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DECA

WHAT IS A 'DECA'?

A Disease Elimination Conformity Agreement, or DECA, is a formal agreement between you as a beekeeper and the Management Agency. The agreement sets out a 'code of beekeeping practice' to ensure that the incidence of AFB in your hives will reduce to zero over a period of time and remain at that level o­nce achieved.

Scientific and case study knowledge show that this goal is attainable if beekeepers follow the correct procedures. Courses will be available to all beekeepers from time to time, depending on demand at centre's throughout New Zealand.

The DECA agreements are tailored to suit each beekeeper's particular circumstances. If you have little or no AFB you won't need to change your beekeeping procedures much, if at all. Beekeepers with a progressively more serious AFB incidence in their hives will need tighter controls and more attention to detail in order to reduce the incidence.

In consultation with the Management Agency or the contractors, you will be able to review your procedures over time to ensure that the goal of AFB elimination is reached. The aim is to use these agreements to ensure that you get all the help and advice available to eliminate AFB from your beehives, and hence, from all beehives in the country!

WHO SHOULD HAVE A DECA?

Hopefully nearly every beekeeper will eventually have a DECA. Remember, the PMS applies to any and every beekeeper, hobbyist and commercial. There will be some who, for a number of reasons, will not enter into an agreement to control AFB.

If you take up the offer of a DECA, you will need to show your proficiency in AFB identification and control by passing a Disease Recognition and Destruction Competency Test.  The test can be taken “cold’ or after completing a Disease Recognition and Destruction Course. You will have to complete the test before any DECA application will be approved.  Courses are available to all beekeepers at centres throughout New Zealand, and will be organized where there is a demand.  Applicants may arrange to complete the course and sit the test at a special venue, if necessary. A proctor will need to be arranged to supervise the sitting of the test.”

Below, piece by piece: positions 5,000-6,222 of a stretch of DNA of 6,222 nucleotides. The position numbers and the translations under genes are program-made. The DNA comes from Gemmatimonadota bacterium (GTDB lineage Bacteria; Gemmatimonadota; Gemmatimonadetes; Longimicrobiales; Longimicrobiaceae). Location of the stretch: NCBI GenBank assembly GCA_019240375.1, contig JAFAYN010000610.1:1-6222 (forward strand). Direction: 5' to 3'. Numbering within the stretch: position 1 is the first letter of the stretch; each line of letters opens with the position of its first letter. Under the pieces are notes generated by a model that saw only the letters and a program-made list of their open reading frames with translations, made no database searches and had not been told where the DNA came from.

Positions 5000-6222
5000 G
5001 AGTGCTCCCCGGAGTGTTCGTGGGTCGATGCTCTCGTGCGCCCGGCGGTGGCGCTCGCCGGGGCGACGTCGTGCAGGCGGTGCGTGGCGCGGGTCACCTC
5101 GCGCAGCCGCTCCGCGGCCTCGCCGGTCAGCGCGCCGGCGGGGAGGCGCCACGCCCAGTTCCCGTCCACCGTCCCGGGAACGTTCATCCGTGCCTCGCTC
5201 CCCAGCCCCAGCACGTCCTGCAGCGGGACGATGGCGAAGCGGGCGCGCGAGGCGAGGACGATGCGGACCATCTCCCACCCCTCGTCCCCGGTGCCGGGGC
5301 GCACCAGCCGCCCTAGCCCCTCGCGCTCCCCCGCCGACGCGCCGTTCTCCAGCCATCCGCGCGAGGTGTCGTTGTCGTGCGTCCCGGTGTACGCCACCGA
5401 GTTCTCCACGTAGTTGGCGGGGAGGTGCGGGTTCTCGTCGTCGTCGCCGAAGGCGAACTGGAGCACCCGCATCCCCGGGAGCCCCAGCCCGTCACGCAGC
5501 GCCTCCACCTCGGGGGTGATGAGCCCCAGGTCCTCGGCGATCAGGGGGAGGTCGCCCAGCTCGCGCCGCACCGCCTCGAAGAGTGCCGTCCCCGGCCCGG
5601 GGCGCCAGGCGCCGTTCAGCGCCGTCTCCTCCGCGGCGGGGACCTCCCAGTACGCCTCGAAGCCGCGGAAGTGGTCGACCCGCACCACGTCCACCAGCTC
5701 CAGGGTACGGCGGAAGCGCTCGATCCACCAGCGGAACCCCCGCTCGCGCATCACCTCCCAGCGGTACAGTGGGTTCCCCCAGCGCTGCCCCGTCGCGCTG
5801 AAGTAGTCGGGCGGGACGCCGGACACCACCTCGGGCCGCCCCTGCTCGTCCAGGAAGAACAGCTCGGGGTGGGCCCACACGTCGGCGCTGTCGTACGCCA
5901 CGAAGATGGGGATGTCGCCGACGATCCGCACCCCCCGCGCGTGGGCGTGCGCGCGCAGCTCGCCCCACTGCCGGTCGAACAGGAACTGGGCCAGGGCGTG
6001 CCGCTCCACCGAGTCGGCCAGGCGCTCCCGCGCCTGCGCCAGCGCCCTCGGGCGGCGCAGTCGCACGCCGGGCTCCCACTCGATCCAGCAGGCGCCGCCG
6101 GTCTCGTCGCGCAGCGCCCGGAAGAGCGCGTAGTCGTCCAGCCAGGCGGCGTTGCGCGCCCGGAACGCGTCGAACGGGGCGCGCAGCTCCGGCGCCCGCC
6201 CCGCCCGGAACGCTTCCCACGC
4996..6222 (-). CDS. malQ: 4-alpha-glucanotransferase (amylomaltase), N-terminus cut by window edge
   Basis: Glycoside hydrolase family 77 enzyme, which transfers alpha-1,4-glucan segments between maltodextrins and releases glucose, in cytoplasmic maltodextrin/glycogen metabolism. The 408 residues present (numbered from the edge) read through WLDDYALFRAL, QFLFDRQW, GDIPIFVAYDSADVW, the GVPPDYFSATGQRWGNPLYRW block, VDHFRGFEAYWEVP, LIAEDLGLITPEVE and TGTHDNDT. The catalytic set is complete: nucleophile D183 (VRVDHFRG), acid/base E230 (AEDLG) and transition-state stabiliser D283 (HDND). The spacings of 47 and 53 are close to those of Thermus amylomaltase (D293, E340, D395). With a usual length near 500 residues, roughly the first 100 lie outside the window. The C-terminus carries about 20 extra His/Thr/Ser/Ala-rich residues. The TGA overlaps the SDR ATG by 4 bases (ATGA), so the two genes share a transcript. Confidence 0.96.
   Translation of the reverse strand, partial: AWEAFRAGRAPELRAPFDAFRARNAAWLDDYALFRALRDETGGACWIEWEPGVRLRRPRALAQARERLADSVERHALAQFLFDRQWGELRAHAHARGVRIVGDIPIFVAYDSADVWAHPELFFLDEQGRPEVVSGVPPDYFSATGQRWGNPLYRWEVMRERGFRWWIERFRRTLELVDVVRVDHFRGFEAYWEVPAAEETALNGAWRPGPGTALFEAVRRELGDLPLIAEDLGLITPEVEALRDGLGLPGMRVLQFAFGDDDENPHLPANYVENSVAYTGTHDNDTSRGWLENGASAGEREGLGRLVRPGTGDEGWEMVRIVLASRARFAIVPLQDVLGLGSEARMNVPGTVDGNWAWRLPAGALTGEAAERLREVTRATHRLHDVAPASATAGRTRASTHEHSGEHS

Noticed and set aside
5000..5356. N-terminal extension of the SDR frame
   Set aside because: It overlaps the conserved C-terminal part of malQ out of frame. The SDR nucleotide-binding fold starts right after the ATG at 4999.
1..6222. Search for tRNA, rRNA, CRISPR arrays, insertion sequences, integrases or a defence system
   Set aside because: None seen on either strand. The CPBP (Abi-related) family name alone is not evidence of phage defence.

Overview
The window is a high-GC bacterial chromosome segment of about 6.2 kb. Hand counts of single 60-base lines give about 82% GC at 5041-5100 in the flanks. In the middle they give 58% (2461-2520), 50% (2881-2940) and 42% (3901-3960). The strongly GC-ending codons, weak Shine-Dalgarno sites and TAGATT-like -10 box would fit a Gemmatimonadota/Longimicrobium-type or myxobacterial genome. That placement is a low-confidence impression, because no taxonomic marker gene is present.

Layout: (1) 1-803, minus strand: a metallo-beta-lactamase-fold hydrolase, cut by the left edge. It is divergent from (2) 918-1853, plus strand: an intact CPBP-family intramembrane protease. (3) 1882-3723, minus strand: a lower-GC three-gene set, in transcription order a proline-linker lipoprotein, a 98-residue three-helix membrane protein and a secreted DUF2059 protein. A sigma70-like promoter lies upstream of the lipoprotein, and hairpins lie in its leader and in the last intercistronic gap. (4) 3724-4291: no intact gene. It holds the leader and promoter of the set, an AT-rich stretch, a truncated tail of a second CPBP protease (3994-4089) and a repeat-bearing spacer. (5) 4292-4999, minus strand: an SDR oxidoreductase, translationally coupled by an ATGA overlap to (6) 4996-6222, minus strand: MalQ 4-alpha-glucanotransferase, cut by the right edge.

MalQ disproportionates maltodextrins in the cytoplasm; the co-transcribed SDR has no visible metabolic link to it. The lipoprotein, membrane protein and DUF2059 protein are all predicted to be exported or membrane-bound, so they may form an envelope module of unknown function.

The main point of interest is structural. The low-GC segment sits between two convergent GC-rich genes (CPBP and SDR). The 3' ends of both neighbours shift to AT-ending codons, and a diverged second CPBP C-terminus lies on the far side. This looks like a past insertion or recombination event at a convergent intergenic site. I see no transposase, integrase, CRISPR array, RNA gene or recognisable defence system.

If you enter into a DECA you will have Approved Beekeeper status and will receive a Certificate of Inspection Exemption. You will not have to complete a Certificate of Inspection each year for your hives. However, you must maintain a record of inspection dates an relevant information for audit purposes.

WITHOUT A DECA

Those beekeepers who fail to respond to the Management Agency's offer to enter into a DECA agreement will be, for the purposes of the PMS, "unapproved" beekeepers. These beekeepers must furnish a Certificate of Inspection each year for their hives.

This certificate must be completed, and hives inspected by, an Approved Beekeeper, or by Management Agency personnel. Most beekeepers will incur some cost to have this work done for them.

Providing the Certificate of Inspection is not optional. If the beekeeper fails to arrange for this to happen the Management Agency will authorise a contractor to do the work and the beekeeper will be liable to pay for the services.

Beekeepers who for any reason do not have a DECA must furnish a Certificate of Inspection each year, again completed by an Approved Beekeeper, or by Management Agency personnel. These beekeepers will need to complete the Disease Recognition and Destruction course and pass the test before a DECA will be issued.

 
 

National Pest Management Strategy
PO Box 44282, Lower Hutt, New Zealand
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